France election: Teenagers protest at candidates Macron and Le Pen
Teenagers in Rennes and other French cities have held rallies or blocked schools in a protest against both presidential candidates.
In a campaign tagged "We deserve better", about 1,000 people came out in the western city to chant "neither Le Pen nor Macron".
Riot police used tear gas to stop them reaching the historic city centre.
The far right's Marine Le Pen has spoken in Nice and centrist Emmanuel Macron visited a troubled Paris suburb.
Opinion polls taken since the first round on Sunday suggest Mr Macron, candidate of the En Marche (On The Move) movement, will easily beat Ms Le Pen, who has temporarily stood down as leader of the National Front (FN), in the second round on 7 May.
However, Ms Le Pen upstaged her rival on Tuesday when she turned up in his northern home town of Amiens just as he was visiting himself.
Ms Le Pen found herself under fire again on Thursday as EU sources accused her of defrauding the European Parliament of about €5m (£4m; $5.4m), allegedly paying FN assistants who were not really working for MEPs but were engaged in party work in France.
The polling average line looks at the five most recent national polls and takes the median value, ie, the value between the two figures that are higher and two figures that are lower.
In Rennes, between 950 and 1,500 demonstrators marched in the city centre, French media report, after a peaceful rally.
When a group of about 50 tried to occupy the railway station, police used tear gas and one officer cut off from the rest briefly drew his pistol to protect himself, Le Parisien daily reports (in French).
Unrest continued in the city centre, with police bringing in a helicopter to survey the crowd, AFP news agency says.
Placards read "Expel Marine Le Pen, not immigrants" and "We don't want Macron or Le Pen".
Other unrest was reported in the western city of Nantes and parts of the capital Paris.
Since Mr Macron and Ms le Pen narrowly won the first round on Sunday, some supporters of the losing candidates have advocated a protest vote against both on 7 May.
Mr Macron visited the deprived Paris suburb of Sarcelles on Thursday to meet local people in a stadium where he played football briefly with delighted children.
Sarcelles, home to large Muslim and Jewish communities, saw riots in the summer of 2014 in which Jewish-owned businesses and a synagogue were targeted.
Mr Macron accused Ms Le Pen of not being willing to visit "a district like this". "France is not hatred and rejection of others," he said.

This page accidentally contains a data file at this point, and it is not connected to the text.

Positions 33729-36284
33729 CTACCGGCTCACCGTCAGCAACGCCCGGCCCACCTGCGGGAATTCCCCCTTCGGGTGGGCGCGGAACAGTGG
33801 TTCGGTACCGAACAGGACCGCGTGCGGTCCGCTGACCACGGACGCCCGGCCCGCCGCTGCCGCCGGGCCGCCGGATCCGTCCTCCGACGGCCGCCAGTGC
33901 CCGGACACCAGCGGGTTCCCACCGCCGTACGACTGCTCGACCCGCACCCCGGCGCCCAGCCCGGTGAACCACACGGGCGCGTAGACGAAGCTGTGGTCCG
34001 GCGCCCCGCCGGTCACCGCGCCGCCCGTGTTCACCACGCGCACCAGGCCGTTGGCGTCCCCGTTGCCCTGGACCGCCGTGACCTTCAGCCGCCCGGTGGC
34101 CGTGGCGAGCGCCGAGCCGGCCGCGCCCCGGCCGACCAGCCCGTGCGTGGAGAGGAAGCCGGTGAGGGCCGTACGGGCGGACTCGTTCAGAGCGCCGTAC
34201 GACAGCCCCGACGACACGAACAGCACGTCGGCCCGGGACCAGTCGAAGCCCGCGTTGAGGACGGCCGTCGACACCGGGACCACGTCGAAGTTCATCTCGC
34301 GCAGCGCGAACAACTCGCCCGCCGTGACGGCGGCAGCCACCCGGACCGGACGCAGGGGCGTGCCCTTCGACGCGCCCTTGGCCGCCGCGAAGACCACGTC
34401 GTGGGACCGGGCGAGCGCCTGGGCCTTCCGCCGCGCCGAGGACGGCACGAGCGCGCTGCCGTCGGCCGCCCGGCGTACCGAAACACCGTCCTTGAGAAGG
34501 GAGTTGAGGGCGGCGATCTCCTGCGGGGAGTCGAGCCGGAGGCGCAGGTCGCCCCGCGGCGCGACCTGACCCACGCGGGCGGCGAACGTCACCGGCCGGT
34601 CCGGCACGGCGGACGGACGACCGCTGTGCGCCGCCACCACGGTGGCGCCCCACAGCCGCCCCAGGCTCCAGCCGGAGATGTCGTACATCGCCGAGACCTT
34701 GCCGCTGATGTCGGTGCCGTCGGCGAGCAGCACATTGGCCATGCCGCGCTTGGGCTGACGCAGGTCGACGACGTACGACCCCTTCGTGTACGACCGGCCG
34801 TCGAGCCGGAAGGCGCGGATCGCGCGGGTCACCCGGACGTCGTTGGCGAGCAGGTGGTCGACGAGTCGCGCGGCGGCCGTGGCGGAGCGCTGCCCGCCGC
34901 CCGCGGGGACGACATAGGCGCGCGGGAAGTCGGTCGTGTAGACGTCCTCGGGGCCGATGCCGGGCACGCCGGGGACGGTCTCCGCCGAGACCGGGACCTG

Speaking later in an interview for the TF1 channel, he said France's biggest challenge was mass employment and it needed a policy "which allows companies to hire and invest".
He promised, if elected, fundamental reform of labour laws this summer.
Elsewhere in the interview, Mr Macron vowed to:
- Recruit 10,000 new police officers and gendarmes
- Set up an "anti-Daesh [Islamic State] task force"
- Discuss at EU level residence permits for war refugees with third countries
Ms Le Pen gave her first big rally of the second round in the southern city of Nice, which was traumatised by the Bastille Day lorry attack claimed by so-called Islamic State last year.
She accused Mr Macron, a former banker, of being the candidate of the "oligarch class" whose idea of France was a space where "everything can be bought and sold".
Portraying herself as a patriot to the cheering crowd, she said the election was a "referendum for or against France" and she promised to halt "mass immigration".
"I will give France back its borders immediately because I choose France," she said.
Describing Nice as a city "martyred by Islamist terrorism", she said she would show no "weakness in the face of Islamic fundamentalism".
The rally ended with a rendition of the national anthem, La Marseillaise, which was sung twice at Ms Le Pen's request from the stage. "Forward to victory, my friends!" she cried.
Local FN representative Lionel Tivoli told Reuters news agency earlier that party membership in Nice's Alpes-Maritimes region had jumped from 740 two years ago to 3,500-4,000 now, driven in particular by the attack.
However, sports coach Dominique Eche, 62, whose children narrowly escaped the attack, told Reuters: "I saw the Nice attack from the inside and I find it appalling to try and benefit from such attacks, to say: 'It wouldn't have happened if I'd been in power'."